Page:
2. There can be many other ways apart from advertising. The message has to be new and
interesting.
3. All the means of communication and the messages transmitted must be coordinated to
make sure they all talk about the same thing.
These fundamentals become the basis of a brand-based strategy for communication.
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Brand Management (MKT624)
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Brand-based strategy
With the understanding how important is communication, we now move on to building a
brand-based communication strategy. Four guiding principles to implement the strategy are as
follows2:
1. We have to use a combination of all communication strategies to realize our overall
strategy and brand vision.
2. We have to use the brand picture and positioning as the guiding force to determine our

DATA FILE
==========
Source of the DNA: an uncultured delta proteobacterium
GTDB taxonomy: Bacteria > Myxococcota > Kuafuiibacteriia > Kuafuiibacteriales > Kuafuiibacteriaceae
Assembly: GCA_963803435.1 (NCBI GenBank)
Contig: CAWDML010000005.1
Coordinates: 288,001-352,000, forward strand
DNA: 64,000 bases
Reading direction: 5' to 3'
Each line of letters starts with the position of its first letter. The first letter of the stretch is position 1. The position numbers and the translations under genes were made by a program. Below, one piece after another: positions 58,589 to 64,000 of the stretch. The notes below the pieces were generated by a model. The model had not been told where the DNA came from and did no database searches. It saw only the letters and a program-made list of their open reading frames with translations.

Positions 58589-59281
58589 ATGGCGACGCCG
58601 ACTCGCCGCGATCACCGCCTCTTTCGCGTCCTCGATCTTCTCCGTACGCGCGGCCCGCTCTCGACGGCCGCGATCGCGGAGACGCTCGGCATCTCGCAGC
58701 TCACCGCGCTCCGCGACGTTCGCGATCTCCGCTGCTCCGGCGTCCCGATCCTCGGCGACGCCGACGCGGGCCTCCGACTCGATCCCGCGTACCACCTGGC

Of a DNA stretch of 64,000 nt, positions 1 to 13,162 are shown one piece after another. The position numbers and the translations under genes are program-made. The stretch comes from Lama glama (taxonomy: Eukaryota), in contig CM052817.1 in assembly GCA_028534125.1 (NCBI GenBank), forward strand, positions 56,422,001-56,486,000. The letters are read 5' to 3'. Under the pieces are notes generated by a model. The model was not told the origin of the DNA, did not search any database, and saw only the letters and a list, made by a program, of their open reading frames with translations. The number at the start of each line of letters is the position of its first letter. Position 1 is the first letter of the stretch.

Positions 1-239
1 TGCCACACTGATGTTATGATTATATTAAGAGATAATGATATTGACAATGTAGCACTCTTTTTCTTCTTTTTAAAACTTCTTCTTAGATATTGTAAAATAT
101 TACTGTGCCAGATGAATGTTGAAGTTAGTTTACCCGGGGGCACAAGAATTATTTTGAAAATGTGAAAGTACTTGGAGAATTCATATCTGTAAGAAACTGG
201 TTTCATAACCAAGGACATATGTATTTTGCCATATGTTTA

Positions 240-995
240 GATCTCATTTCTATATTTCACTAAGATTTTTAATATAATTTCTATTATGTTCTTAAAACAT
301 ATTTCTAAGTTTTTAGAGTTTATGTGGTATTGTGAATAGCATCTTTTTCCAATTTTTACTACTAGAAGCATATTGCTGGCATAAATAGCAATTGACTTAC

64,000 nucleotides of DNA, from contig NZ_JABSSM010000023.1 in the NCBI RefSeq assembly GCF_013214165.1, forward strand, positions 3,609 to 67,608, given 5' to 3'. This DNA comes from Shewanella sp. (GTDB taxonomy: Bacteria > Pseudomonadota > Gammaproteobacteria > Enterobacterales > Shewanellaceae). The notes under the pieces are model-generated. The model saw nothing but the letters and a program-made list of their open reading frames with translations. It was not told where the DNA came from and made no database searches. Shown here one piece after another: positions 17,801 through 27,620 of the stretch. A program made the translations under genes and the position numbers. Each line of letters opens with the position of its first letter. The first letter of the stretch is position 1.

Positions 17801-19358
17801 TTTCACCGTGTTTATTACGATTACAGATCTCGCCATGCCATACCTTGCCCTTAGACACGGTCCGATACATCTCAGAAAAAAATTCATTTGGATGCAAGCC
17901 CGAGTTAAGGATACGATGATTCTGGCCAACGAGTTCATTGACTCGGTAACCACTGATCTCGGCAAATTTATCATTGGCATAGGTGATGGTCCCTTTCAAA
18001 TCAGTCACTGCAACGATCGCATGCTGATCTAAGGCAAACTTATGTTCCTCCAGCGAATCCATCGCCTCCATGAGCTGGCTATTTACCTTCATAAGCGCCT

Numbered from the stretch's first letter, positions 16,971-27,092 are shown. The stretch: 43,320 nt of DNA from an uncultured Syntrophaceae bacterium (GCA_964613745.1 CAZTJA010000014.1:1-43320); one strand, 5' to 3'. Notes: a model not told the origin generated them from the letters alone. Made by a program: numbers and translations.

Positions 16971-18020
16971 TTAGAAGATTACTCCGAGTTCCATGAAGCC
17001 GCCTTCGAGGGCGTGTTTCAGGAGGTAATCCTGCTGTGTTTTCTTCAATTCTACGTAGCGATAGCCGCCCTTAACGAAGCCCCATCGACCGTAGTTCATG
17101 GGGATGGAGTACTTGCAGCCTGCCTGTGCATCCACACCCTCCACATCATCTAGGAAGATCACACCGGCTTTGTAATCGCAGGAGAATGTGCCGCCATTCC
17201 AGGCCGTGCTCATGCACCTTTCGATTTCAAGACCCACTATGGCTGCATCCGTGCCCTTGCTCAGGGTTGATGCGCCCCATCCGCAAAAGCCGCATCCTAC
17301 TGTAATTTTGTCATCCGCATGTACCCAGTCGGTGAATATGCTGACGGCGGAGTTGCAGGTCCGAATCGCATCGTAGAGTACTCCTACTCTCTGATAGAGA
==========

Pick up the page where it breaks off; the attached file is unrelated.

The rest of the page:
communication strategies.
3. We have to integrate the communication strategies to use the same message and create
impact all along the successive stages of customer response effects/hierarchy.
4. We have to execute communication strategies all across the organization and create
internal involvement for the success of the strategies.
Must couple the principles with hierarchy
These principles along with the understanding of customer response hierarchy give us leads
into determining the right strategic framework for our communications. It is here that we
decide about the tools in relation to their execution properties.
We, first of all, must be mindful of the stage of the hierarchy that may need our attention. We
must then determine the objectives of communication according to the stage of either
introduction (awareness) or reinforcement to stimulate comprehension and motive the final
action to buy.
Must reach target customers along the hierarchy
If a marketing communication fails to reach its target customers and create awareness, the
successive steps of the hierarchy will not emerge. And, a business will have to target its
customers at each successive stage of the response hierarchy to improve its performance. Each